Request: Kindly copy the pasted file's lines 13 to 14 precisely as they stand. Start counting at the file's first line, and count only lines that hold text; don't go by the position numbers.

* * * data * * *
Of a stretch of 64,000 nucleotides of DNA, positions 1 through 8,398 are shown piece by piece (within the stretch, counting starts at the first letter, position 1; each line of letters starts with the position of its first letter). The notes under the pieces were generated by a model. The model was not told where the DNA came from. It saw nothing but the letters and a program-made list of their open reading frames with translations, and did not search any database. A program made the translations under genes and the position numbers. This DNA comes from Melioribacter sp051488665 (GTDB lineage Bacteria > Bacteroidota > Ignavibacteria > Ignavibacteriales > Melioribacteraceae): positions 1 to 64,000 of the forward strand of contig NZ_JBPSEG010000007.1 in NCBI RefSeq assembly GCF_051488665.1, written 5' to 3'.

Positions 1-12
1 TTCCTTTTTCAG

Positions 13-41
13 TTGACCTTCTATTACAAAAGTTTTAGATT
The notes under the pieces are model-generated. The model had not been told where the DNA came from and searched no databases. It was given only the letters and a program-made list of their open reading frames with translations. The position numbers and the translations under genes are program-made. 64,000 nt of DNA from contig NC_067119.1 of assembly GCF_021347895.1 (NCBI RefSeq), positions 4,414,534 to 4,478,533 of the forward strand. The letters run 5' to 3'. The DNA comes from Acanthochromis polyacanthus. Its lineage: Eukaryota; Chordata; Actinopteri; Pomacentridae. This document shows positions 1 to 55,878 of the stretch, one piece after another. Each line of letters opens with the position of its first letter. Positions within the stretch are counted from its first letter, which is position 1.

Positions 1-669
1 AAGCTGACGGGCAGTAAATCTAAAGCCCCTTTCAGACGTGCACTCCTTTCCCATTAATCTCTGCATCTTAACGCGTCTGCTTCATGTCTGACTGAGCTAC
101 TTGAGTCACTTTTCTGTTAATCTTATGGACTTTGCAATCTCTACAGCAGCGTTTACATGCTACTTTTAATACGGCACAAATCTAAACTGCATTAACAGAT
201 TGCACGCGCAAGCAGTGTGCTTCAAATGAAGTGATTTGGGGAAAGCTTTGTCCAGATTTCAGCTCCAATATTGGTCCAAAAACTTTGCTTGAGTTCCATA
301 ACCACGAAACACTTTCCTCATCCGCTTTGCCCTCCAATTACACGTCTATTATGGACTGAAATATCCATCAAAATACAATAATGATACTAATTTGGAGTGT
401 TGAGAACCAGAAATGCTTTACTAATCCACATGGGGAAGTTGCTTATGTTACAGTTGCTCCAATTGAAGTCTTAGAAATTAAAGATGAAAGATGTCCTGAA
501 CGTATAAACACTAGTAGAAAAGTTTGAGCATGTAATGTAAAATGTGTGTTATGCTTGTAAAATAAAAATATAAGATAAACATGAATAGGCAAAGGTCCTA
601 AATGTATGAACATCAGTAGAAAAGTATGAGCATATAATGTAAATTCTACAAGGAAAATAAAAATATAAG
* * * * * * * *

501 CGTATAAACACTAGTAGAAAAGTTTGAGCATGTAATGTAAAATGTGTGTTATGCTTGTAAAATAAAAATATAAGATAAACATGAATAGGCAAAGGTCCTA
601 AATGTATGAACATCAGTAGAAAAGTATGAGCATATAATGTAAATTCTACAAGGAAAATAAAAATATAAG